The Glass Castle is not just appealing to Jeannette because it will be a beautiful, impressive building for the family to live in. It also foretells a time when the family will be able to stop moving around, when they'll settle into a more stable life together in a place less transient than the various apartments and houses where they have been staying before. Rex Walls also possesses the ability to enchant his children by making them feel like a crucial part of his projects, rather than mere appendages. By involving them in the plans for the Glass Castle, Jeannette's father helps to maintain their illusions about an exciting, fruitful future for the family.

Part 3 Quotes

“Are we ever going home?” I asked Dad one day.
“This is home now.”

Related Characters: Jeannette Walls (speaker), Rex Walls (speaker)
Page Number: 154
Explanation and Analysis:

The family has moved into a sad, run-down home in a downtrodden neighborhood, and although Mom tries to make an adventure out of the small daily challenges of living in such a place, Jeannette can no longer bring herself to acquiesce enthusiastically to these kinds of games. Dad has even suggested that he will return to the Glass Castle blueprints, but Jeannette remains skeptical. She can only understand their current situation as something temporary, rather than a new "home" as Dad calls it.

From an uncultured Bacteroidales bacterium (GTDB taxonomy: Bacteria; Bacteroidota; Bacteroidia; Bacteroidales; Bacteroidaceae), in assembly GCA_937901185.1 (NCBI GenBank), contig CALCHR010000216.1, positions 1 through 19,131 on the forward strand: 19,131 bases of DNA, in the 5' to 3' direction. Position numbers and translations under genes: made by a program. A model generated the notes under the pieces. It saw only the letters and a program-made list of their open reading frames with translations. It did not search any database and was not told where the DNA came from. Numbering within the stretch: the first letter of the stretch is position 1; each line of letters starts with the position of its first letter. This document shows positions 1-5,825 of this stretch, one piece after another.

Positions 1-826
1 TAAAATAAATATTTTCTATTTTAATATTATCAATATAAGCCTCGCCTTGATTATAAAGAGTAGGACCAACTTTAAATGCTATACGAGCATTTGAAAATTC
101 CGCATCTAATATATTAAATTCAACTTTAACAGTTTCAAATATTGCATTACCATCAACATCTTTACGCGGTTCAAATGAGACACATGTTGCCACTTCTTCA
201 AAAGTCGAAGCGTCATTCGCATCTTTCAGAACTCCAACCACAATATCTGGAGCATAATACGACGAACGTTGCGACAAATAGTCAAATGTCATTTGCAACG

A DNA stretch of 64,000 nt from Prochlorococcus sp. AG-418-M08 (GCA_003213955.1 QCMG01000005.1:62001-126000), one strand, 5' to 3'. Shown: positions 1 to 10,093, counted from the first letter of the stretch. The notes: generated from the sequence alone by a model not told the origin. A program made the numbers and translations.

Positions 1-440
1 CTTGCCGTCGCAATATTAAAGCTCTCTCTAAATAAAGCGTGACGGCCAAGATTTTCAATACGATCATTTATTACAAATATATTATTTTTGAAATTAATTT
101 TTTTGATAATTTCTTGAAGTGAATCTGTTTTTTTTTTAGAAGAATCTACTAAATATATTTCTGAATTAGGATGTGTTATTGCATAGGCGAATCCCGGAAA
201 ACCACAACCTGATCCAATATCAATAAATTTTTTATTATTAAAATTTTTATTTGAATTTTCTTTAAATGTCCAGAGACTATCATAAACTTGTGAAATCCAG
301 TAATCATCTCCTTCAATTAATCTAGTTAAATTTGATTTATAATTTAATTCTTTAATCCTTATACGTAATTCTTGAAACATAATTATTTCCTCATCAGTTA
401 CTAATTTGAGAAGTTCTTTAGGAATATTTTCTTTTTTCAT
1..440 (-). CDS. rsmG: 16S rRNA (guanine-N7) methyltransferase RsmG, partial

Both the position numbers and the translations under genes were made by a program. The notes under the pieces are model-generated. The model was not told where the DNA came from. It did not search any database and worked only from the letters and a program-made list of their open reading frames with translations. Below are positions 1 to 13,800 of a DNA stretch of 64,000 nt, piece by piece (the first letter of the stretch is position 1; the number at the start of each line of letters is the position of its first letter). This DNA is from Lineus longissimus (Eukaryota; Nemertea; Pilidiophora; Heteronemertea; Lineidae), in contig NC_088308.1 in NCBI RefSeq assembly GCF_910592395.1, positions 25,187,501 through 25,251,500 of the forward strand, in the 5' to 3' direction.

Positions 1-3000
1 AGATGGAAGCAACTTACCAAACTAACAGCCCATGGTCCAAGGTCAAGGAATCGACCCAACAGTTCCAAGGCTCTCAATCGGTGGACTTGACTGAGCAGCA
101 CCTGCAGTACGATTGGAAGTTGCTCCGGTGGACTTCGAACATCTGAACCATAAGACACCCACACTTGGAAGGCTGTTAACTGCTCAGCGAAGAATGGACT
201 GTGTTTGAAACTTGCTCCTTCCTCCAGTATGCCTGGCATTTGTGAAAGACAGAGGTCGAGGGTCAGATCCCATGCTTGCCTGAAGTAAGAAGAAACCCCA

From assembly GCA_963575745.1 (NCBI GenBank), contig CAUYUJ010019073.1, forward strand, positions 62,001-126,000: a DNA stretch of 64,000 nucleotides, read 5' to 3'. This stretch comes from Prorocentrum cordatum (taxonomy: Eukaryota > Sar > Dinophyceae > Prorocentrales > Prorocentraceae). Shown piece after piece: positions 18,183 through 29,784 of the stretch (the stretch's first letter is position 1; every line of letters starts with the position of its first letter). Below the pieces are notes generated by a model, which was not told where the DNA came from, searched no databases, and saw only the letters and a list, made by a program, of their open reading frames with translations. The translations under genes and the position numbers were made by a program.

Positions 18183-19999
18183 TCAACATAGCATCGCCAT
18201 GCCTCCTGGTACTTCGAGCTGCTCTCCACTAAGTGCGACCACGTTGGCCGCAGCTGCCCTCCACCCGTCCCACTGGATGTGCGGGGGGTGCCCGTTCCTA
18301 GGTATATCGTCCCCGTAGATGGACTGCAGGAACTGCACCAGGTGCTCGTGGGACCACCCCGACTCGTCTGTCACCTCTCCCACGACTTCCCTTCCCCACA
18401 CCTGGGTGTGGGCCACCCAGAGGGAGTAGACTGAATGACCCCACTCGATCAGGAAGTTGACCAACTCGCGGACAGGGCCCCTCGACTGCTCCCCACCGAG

After years of wandering around from place to place, Jeannette had found that the family's life in Vienna represented real security and stability. Looking back, she now realizes that when she thinks of what "home" means to her, she thinks of Phoenix more than anywhere else. Dad, on the other hand, suggests that wherever the family is now living counts as home. In either case, it does make more sense for him to accept West Virginia as the family's new home, since it is where he himself comes from; but he also seems more than anything resigned to their new situation.

Instead of a freshly painted yellow house, or even a dingy gray one, we now had a weird-looking half-finished patch job—one that announced to the world that the people inside the house wanted to fix it up but lacked the gumption to get the work done.